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Ovechkin, Backstrom reunited

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Ovechkin, Backstrom reunited

Dale Hunter would never let a little media pressure have an influence on his coaching decisions, now would he?

Looking for a little more offensive balance against the Rangers, the Capitals coach reunited Alex Ovechkin with center Nicklas Backstrom and Marcus Johansson on Wednesday morning, about 38 hours after limiting Ovechkin to a playoff career low of 13 minutes, 36 seconds of ice time.

Ovechkin netted the game-winner Monday night to even the best-of-seven Eastern Conference Semifinals at two wins apiece. Game 3 is tonight at the Verizon Center.

In two playoff games against the Rangers Ovechkin has one goal on eight shots, along with five hits and zero giveaways.

The Caps forward lines and defense pairings looked like this today at Kettler Capitals Iceplex:

LW Alex Ovechkin C Nicklas Backstrom RW Marcus Johansson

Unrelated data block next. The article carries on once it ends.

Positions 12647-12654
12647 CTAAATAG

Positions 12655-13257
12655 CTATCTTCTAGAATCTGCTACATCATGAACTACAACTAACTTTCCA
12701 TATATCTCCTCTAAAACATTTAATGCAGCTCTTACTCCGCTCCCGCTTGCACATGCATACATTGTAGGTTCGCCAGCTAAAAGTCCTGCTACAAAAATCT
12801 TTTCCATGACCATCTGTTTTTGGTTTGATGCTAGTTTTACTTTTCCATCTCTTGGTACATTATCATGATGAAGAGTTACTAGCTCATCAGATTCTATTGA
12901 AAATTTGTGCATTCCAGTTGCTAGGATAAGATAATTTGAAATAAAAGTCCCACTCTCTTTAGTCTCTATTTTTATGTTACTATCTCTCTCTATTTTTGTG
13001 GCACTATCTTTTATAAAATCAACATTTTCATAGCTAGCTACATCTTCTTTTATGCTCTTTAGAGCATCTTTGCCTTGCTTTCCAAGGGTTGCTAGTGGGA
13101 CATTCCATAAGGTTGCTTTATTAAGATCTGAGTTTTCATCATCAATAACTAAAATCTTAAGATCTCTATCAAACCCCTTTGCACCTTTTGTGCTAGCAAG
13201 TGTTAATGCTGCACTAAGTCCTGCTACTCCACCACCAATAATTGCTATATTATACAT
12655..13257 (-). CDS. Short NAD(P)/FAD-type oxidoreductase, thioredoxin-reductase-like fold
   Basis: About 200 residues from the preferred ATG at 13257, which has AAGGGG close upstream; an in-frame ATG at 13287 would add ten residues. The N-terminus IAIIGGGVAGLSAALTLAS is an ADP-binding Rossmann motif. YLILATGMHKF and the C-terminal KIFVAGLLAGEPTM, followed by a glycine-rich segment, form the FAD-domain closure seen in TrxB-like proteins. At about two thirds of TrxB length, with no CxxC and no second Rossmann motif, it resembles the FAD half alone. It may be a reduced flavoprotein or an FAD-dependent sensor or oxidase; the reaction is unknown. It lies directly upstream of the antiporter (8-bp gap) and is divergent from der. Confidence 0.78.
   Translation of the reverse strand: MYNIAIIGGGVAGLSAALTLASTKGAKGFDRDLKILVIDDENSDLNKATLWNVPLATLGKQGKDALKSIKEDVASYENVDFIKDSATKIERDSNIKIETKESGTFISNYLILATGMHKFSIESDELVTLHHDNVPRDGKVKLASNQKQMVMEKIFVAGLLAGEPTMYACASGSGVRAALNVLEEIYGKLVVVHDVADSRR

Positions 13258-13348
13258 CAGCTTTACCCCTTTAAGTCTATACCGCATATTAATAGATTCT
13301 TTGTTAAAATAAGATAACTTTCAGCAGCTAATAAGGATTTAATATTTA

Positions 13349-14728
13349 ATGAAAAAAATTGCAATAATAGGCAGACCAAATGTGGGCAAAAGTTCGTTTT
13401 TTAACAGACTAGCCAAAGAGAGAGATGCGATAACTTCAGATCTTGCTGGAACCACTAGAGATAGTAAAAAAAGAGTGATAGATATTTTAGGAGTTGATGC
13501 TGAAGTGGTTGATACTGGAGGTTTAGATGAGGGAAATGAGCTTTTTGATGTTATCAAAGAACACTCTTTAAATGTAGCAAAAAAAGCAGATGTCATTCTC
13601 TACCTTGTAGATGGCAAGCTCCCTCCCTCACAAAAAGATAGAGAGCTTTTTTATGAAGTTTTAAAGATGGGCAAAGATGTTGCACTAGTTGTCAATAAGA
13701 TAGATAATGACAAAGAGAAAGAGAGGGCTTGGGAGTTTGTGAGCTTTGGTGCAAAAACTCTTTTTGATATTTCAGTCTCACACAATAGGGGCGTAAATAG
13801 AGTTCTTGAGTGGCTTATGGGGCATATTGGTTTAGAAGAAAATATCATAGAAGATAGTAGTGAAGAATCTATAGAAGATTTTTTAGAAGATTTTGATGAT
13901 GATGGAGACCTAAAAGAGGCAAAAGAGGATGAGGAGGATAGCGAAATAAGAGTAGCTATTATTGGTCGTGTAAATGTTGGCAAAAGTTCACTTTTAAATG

LW Jason Chimera C Brooks Laich RW Alexander Semin
LW Matt Hendricks C Jay Beagle RW Troy Brouwer
LW Mike Knuble C Keith Aucoin RW Joel Ward

LD Karl Alzner RD John Carlson
LD Roman Hamrlik RD Mike Green
LD Jeff Schultz RD Dennis Wideman

Clean, but frustrating: Capitals defenseman Karl Alzner says the Rangers play such a suffocating defense that even when the Caps play a patient game they dont feel like theyre making much progress.

Playing against these guys it almost never feels like youre having a really great game, Alzner said, just because you have to chip the puck off the glass and chase it down. It feels like youre chasing the puck the entire game.

That said, Alzner said the first two games of this series has been cleaner than the series with Brad Marchand, Rich Peverley and the Boston Bruins. Through two games the Rangers have outhit the Caps 80-63.

There are more clean, big hits, Alzner said. Boston was a little more chippy.

The Rangers biggest hitters have been captain Ryan Callahan (16), Derek Stepan (8), Brian Boyle (6) and Brandon Prust (6). Matt Hendricks leads the Caps with 8, followed by Jay Beagle (7), Roman Hamrlik (7) and Brooks Laich (6).

Chimmer: Jason Chimera scored the Caps lone goal in Game 1 and tallied again in Game 2 for his second goal of the series. Chimera now has six career playoff goals, three coming during these playoffs. Four of those six goals have come against the Rangers and Chimera has scored in each of his last three playoff contests at Madison Square Garden (dating back to last season). Three of his six career playoff goals have been game-winning tallies.